Police walked over pile of clothing Dennis Day was under, tort claim says

PHOENIX, Ore. — “If he is out with some friends or family somewhere, it would be nice to just contact him and see if he is okay,” said Lt. Jeff Price, Phoenix Police Dept. in a January 2019 interview.

NBC5 News interviewed Lt. Price six months after former Disney Mouseketeer, Dennis Day, vanished.

By April, police discovered a badly decomposed body inside Day’s home in Phoenix leaving many with a single question: why didn’t police discover his body in the first place?

“That bothered me so much. That he was right here in our backyard and we had been searching everywhere else,” said Ally Jensen, Dennis Day’s neighbor in a July 2019 interview.

It’s the same question Day’s family is asking today but as part of a pending lawsuit against the Phoenix Police Department.

The department said it conducted multiple welfare checks at Day’s home in the weeks after he went missing and found nothing.

“It was very difficult to determine exactly who the person was that we found in that house,” said Sgt. Jeff Proulx, Oregon State Police in a June 2019 interview.

Even when neighbors complained of a bad smell coming from the home in August, officers again said they didn’t smell or find anything.

By the time police discovered Day’s body with a cadaver dog, the family’s tort claim says it was decaying so badly police couldn’t determine the cause of death.

“Based on some strong circumstantial evidence that we’ve gathered through the investigation and through the autopsy, we believe that it is Dennis Day,” said Sgt. Proulx in a June 2019 interview.

According to the document, Phoenix Police wore body cameras which recorded them walking on and over a pile of clothing Day was under that caused “multiple post-mortal skeletal fractures.”

In a police affidavit obtained by The Oregonian, it’s the same clothing Daniel Burda, a man who was living with Day at the time, told police he hid Day under after shoving the 76-year-old to the ground.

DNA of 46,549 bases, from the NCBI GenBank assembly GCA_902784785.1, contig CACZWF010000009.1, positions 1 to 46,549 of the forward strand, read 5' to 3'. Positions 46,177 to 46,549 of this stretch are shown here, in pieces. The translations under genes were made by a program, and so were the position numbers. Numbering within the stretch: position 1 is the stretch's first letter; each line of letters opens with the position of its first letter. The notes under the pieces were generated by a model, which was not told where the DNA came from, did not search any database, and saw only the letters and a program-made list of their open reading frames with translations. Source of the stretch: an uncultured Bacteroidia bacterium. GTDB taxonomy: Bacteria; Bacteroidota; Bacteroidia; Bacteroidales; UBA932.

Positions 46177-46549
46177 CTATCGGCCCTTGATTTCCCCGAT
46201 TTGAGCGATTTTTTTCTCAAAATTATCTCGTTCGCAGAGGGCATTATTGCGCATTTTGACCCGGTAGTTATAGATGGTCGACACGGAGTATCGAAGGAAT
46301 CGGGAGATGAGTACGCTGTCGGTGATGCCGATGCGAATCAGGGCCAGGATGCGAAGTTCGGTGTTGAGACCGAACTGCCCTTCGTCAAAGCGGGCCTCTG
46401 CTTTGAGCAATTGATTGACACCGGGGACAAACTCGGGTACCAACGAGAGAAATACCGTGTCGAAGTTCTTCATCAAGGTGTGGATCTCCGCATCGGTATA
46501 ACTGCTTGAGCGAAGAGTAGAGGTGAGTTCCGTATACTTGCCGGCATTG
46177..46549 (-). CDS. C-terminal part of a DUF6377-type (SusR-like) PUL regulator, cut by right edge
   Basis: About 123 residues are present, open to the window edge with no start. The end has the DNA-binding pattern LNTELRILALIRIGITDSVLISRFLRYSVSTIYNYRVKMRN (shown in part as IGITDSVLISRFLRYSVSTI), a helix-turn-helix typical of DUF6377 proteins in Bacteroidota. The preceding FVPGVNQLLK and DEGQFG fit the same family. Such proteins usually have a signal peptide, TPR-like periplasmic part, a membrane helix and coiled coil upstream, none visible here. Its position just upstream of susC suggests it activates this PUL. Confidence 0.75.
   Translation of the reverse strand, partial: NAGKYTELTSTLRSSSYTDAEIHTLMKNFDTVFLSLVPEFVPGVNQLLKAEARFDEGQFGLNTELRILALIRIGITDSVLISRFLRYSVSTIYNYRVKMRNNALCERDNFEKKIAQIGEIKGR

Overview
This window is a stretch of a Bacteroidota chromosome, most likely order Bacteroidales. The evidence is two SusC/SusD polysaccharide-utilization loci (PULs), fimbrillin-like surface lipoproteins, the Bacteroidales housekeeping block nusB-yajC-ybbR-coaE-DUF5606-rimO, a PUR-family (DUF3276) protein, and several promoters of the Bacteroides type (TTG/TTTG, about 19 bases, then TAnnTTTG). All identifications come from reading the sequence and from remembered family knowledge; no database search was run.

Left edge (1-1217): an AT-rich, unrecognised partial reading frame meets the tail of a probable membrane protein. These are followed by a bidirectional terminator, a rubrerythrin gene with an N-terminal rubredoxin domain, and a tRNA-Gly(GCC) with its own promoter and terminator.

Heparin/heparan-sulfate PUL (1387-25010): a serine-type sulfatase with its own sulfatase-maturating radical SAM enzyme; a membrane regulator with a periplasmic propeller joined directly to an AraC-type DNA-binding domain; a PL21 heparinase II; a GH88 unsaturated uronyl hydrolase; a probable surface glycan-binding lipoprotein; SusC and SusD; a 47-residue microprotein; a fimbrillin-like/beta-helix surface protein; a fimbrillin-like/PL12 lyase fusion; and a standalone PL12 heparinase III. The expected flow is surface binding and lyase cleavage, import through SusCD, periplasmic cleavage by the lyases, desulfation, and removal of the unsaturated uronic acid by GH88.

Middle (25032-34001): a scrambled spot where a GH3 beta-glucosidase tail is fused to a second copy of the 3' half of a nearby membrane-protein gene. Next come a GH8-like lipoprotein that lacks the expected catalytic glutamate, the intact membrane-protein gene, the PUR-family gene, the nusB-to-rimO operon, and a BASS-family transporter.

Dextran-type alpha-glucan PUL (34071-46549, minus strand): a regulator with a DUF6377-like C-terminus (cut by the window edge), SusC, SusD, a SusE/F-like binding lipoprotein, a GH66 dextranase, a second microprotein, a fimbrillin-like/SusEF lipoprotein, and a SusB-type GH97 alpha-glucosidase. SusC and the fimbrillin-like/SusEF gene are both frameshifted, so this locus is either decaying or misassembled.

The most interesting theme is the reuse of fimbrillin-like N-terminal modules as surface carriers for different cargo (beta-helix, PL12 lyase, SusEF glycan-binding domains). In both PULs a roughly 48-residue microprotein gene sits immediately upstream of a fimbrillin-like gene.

In June, Burda was arrested for identity theft and credit card fraud. Nine days later, he was charged with manslaughter, criminally negligent homicide, and abuse of a corpse.

“That’s kind of messed up here,” said Burda in a July 2019 court appearance. “They don’t have proof on any of that.”

The prosecution of Burda is now, according to the claim, “severely limited if not completely thwarted.”

All due to the “gross negligence and bad faith” of the Phoenix Police Department in conducting their missing person investigation.

The claim is seeking damages for a number of things, such as painful thoughts and feelings, the family not being able to seek justice in the criminal case against Burda, and months of not knowing what happened to their loved one.

The city of Phoenix has an opportunity to either respond or wait for a lawsuit to be filed.

You can read the entire tort notice HERE.

NBC5 News has reached out to the Phoenix Police Department, but have not heard anything back.

The Phoenix City Manager did not want to comment on the tort notice.

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